The Supreme Court (search) Monday handed cigarette makers a victory, rejecting a Justice Department appeal aimed at allowing a potential $280 billion penalty in the government's landmark racketeering case against the industry.
Without comment, the justices denied the request to review a U.S. appeals court ruling that barred the government from seeking $280 billion in past tobacco profits as a legal remedy for decades of alleged fraud by the tobacco industry.
Targeted in the 1999 lawsuit are: Altria Group Inc. (MO) and Philip Morris USA (search); Loews Corp.'s (LTR) Lorillard Tobacco unit, which has a tracking stock, Carolina Group (CG); Vector Group Ltd.'s (VGR) Liggett Group; Reynolds American Inc.'s (RAI) R.J. Reynolds Tobacco unit and British American Tobacco Plc unit British American Tobacco Investments Ltd.
Analysts said the decision would keep the industry shielded from the harshest potential penalties, if the trial judge finds them liable, and could set the stage for settlement talks.
Tobacco stocks rose sharply following the Supreme Court decision. Altria led the rally, jumping 6.1 percent to close at $74.96 a share on the New York Stock Exchange (search). The Dow Jones tobacco index (search) was up 5.9 percent.
Attorney General Alberto Gonzales (search) said the department was disappointed. "We believe very strongly in this case.... I'll have to sit down with our team of litigators and hear from them as to what is the appropriate next step," he told reporters.
A nearly nine-month-long trial ended in June. The presiding judge in the case, U.S. District Judge Gladys Kessler, is expected to rule in coming months.
The government accused the companies of waging a decades-long effort to hide the dangers of smoking.
The companies denied that they illegally conspired to promote smoking and said the government has no grounds to pursue them after they overhauled marketing practices as part of a 1998 settlement with state attorneys general.
Policy and litigation analyst Mary Aronson believes Kessler will be hard-pressed to impose any substantial new penalties on the tobacco companies even if she concludes that they broke the law. "I think that's going to be very hard to do," she said.
At issue in the appeal was a February decision by the appeals court that civil racketeering law only allows forward-looking remedies aimed at curbing future violations.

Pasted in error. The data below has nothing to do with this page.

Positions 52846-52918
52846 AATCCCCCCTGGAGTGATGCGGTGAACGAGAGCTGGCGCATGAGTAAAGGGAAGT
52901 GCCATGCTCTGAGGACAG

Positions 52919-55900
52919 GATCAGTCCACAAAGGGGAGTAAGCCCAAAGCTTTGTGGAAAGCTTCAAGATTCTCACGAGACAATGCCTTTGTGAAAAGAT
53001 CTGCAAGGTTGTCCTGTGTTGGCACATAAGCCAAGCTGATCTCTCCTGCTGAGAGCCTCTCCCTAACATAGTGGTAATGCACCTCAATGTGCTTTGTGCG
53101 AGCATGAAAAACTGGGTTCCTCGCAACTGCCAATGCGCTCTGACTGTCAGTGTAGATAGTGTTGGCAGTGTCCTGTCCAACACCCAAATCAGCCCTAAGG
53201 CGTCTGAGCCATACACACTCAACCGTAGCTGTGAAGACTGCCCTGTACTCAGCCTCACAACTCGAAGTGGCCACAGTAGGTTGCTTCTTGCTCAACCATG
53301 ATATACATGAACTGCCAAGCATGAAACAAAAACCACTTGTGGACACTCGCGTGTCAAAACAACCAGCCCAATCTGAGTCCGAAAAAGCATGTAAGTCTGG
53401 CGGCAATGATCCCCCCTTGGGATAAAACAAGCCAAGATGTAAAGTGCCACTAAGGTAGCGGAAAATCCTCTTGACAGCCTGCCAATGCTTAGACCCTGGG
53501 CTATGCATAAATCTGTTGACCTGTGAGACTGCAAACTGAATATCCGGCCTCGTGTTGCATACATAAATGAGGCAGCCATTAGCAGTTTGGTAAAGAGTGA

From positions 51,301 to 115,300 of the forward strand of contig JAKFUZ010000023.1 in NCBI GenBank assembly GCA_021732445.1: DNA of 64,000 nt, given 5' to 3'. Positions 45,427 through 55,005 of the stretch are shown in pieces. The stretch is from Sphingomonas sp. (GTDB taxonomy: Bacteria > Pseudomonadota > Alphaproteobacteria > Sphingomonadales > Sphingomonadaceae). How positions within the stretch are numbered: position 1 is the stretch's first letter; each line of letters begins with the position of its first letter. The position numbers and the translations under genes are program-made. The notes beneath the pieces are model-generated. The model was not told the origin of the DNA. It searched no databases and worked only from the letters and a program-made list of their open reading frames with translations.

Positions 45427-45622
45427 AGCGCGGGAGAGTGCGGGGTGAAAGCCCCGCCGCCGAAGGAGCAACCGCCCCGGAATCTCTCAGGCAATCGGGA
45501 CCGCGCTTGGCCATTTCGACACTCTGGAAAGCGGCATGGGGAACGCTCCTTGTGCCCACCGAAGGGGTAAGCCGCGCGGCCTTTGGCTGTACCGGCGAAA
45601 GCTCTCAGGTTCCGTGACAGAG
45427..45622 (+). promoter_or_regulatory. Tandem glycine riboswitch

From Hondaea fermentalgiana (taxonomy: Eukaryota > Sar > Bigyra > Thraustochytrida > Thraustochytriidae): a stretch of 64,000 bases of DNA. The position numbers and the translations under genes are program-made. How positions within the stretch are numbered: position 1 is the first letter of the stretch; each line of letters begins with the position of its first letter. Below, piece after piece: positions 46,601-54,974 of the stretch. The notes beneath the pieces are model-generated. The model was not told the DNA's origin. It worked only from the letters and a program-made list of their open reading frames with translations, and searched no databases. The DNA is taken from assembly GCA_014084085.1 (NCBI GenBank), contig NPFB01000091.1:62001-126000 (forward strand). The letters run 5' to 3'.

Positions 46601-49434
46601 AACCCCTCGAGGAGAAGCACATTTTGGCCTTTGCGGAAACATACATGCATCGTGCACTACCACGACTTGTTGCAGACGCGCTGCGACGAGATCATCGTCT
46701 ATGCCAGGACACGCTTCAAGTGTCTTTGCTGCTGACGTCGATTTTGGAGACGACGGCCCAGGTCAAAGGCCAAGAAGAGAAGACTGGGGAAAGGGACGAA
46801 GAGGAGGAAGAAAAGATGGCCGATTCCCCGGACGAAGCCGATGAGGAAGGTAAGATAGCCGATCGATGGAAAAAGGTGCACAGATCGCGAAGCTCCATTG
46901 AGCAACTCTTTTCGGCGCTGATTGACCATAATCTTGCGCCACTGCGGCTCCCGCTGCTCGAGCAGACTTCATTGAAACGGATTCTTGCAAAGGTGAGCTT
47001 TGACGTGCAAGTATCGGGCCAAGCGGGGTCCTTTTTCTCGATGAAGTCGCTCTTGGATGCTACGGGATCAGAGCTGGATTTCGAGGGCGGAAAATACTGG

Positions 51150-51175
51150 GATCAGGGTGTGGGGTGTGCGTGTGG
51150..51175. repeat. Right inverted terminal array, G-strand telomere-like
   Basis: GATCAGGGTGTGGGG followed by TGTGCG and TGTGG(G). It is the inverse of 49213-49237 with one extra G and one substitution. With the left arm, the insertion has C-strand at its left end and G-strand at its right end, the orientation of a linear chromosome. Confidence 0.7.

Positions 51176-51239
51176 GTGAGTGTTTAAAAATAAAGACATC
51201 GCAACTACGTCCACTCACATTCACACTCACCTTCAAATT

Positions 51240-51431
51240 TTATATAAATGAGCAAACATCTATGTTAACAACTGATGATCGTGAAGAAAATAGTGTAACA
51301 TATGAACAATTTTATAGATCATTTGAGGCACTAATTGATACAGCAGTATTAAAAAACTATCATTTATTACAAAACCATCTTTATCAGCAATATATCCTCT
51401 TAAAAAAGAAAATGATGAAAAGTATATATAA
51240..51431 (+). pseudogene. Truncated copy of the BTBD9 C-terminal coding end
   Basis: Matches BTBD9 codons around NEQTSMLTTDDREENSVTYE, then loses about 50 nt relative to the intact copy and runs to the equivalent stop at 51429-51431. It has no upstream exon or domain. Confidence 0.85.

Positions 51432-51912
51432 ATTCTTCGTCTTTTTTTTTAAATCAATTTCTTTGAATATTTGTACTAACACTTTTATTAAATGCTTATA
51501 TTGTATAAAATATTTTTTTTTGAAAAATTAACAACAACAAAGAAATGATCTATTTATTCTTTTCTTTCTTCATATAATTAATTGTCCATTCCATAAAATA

The appeals court reversed a decision by Kessler, who had concluded that the law does allow the government to seek disgorgement of industry profits as a way to "prevent and restrain" future misconduct.
By eliminating the disgorgement option, the appeals court's ruling took away the government's biggest weapon in the case. In a later opinion, Kessler said it also had undercut many of the other remedies proposed by the government.
With the appeals court ruling left standing, Aronson said, it could be hard for Kessler to justify the government's biggest alternative remedy: Forcing the industry to fund a $14 billion program to help smokers quit and discourage new users.
"I think it's going to be very difficult for the judge to find penalties that could indeed be construed as forward-looking," Aronson said.
Christopher Growe, an analyst at A.G. Edwards & Sons, said the two sides might be more apt to settle the case in light of the setback to the government. He said the tobacco industry maintains the upper hand in any settlement negotiations.
But the anti-smoking group Campaign for Tobacco-Free Kids (search) urged the government to continue pressing for tough sanctions and "not use the Supreme Court's decision as an excuse to let the tobacco companies off the hook with a weak settlement."
William Ohlemeyer, Altria's associate general counsel, said in a statement, "Philip Morris USA believes the U.S. Supreme Court appropriately denied the government's petition."
Lawyers for the cigarette companies had urged the Supreme Court to reject the appeal, saying the appeals court's decision was "entirely consistent" with Supreme Court precedent.
In appealing to the Supreme Court, the Justice Department said the appeals court decision squarely conflicted with rulings by other appeals courts on the same legal issue and was inconsistent with past Supreme Court rulings.